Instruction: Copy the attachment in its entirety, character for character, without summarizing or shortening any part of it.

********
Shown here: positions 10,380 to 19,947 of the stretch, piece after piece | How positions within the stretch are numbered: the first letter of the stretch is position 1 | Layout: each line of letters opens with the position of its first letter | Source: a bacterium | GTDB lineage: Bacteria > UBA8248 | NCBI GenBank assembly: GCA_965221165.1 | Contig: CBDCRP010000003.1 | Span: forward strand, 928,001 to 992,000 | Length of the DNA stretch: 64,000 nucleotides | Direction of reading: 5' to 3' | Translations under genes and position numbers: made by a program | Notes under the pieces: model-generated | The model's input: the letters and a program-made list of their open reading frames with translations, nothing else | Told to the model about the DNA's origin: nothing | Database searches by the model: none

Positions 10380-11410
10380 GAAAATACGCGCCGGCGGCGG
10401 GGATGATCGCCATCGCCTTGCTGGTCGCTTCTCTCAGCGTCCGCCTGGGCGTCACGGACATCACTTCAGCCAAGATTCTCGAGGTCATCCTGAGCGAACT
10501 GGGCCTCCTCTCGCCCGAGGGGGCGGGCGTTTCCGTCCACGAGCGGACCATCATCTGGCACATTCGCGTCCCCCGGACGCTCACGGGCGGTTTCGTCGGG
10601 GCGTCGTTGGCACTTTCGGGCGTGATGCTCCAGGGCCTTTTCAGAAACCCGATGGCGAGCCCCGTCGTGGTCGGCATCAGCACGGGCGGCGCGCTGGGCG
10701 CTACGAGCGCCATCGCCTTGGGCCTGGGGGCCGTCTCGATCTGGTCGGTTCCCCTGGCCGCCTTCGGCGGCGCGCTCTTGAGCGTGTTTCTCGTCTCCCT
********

Shown here: positions 10,380 to 19,947 of the stretch, piece after piece | How positions within the stretch are numbered: the first letter of the stretch is position 1 | Layout: each line of letters opens with the position of its first letter | Source: a bacterium | GTDB lineage: Bacteria > UBA8248 | NCBI GenBank assembly: GCA_965221165.1 | Contig: CBDCRP010000003.1 | Span: forward strand, 928,001 to 992,000 | Length of the DNA stretch: 64,000 nucleotides | Direction of reading: 5' to 3' | Translations under genes and position numbers: made by a program | Notes under the pieces: model-generated | The model's input: the letters and a program-made list of their open reading frames with translations, nothing else | Told to the model about the DNA's origin: nothing | Database searches by the model: none

Positions 10380-11410
10380 GAAAATACGCGCCGGCGGCGG
10401 GGATGATCGCCATCGCCTTGCTGGTCGCTTCTCTCAGCGTCCGCCTGGGCGTCACGGACATCACTTCAGCCAAGATTCTCGAGGTCATCCTGAGCGAACT
10501 GGGCCTCCTCTCGCCCGAGGGGGCGGGCGTTTCCGTCCACGAGCGGACCATCATCTGGCACATTCGCGTCCCCCGGACGCTCACGGGCGGTTTCGTCGGG
10601 GCGTCGTTGGCACTTTCGGGCGTGATGCTCCAGGGCCTTTTCAGAAACCCGATGGCGAGCCCCGTCGTGGTCGGCATCAGCACGGGCGGCGCGCTGGGCG
10701 CTACGAGCGCCATCGCCTTGGGCCTGGGGGCCGTCTCGATCTGGTCGGTTCCCCTGGCCGCCTTCGGCGGCGCGCTCTTGAGCGTGTTTCTCGTCTCCCT